The own-race bias in eyewitness identification

Catriona Havard, The Open University



The own race bias is the phenomenon whereby individuals are better at recognising and differentiating between faces that are the same race as they are, and much poorer with faces of another race.

The issue of the own-race bias has serious ramifications when it comes to eyewitness identification and when a witness is faced with the situation where they have to identify a culprit from a lineup who is of a different race. The innocent project organisation aims to reform the criminal justice system to prevent injustice has exonerated 315 people through the use of DNA evidence. 71% of cases involved eyewitness misidentification, the majority of which also involved a witness identifying a suspect from another race.

There are a number of theories as to why people are better at recognising a face from their own race. One theory, the contact hypothesis, argues that through the high level of contact that individuals have with own race faces, they become experts at recognising such faces (Brigham & Malpass, 1985; Slone, Brigham & Meissner, 2000). On the other hand, the comparatively lower amount of contact with other-race faces, leads them to be relatively inexpert at differentiating between other race faces (Hugenberg, Miller, & Claypool, 2007). According to the contact hypothesis, the more experience that one has with a different racial group the more accurate they should be at identifying members of that particular group (Brigham, et al., 2007).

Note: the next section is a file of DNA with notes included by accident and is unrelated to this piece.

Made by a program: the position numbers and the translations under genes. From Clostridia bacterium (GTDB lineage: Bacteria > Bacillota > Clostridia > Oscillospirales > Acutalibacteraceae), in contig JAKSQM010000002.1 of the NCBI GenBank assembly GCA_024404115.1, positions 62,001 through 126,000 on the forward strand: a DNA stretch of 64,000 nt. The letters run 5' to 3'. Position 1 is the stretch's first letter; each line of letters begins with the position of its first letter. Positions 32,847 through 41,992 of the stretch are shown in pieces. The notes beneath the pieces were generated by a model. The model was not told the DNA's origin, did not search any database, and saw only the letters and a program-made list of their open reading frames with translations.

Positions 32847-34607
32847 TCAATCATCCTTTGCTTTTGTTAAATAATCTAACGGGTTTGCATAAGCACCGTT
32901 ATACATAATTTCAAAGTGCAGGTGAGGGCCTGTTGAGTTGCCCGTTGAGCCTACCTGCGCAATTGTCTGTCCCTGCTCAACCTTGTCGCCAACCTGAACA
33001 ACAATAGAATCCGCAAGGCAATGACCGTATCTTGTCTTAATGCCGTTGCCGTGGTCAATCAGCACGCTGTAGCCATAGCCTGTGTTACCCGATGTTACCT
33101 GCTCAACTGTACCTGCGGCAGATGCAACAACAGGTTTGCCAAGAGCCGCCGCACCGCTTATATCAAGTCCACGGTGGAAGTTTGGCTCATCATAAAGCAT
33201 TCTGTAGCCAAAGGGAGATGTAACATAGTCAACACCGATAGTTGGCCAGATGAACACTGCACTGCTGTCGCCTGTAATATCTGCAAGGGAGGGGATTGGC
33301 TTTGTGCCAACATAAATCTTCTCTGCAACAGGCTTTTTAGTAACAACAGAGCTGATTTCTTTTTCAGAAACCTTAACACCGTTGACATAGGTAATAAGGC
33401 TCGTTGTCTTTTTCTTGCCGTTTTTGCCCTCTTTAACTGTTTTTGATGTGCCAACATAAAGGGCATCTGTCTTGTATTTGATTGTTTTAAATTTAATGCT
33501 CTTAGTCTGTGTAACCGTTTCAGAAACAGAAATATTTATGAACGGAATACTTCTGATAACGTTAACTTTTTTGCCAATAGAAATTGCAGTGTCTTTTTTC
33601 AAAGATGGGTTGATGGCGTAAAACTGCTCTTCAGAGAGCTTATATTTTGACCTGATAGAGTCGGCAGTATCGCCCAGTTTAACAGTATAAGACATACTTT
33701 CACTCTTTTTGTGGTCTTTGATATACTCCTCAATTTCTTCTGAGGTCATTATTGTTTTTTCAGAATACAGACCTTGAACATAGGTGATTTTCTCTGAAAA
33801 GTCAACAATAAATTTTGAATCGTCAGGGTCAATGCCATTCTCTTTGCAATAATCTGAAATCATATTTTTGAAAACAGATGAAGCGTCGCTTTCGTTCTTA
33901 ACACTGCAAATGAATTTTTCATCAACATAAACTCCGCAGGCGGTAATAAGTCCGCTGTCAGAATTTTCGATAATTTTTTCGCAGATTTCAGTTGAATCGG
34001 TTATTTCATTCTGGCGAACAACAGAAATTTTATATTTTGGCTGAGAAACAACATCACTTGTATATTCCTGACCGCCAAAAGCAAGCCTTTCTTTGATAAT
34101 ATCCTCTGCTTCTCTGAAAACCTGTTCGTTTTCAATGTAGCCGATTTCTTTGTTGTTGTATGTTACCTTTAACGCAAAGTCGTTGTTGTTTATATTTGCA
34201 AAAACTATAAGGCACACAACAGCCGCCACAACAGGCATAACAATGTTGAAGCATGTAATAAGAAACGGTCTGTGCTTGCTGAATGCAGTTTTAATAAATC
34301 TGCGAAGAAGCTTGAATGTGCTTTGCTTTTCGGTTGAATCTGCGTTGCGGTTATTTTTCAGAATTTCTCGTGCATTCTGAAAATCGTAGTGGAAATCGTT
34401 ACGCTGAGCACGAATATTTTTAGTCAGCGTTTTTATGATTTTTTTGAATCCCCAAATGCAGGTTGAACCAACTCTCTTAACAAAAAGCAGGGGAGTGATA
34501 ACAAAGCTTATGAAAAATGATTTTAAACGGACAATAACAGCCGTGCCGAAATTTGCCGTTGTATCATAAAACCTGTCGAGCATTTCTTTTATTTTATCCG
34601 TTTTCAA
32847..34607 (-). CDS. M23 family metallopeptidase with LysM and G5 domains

In our latest research we wanted to see if the amount of contact children had with children of another race would influence how accurately they could identify a culprit of another race from a lineup (Havard, Memon & Humphries, 2017). In our study, we showed a group of Caucasian and a group of Asian children 2 mock crimes, one with a Caucasian thief and one with an Asian thief. After a delay of 1 or 2 days the children were shown 2 video lineups, one for each thief and asked if they could identify the culprits they had seen before.  Each child saw one line-up that contained one of the culprits that had been previously seen (culprit present) and one lineup that didn’t contain the culprit, but someone of a similar appearance (culprit absent). With culprit present line-ups, we were interested in whether the children could correctly identify a person from the line-up and if they were accurate with their own race. Whilst culprit absent line-ups,  were used to simulate the situation that the police have arrested the wrong person, and to investigate whether the children would still pick someone,  and make a false identification, even though the person they have seen previously is not there. We were also interested in whether children would make more false identifications for the culprit that was of another race. A measure of interracial contact was also taken, where children were asked about their contact and relationships with children of another race.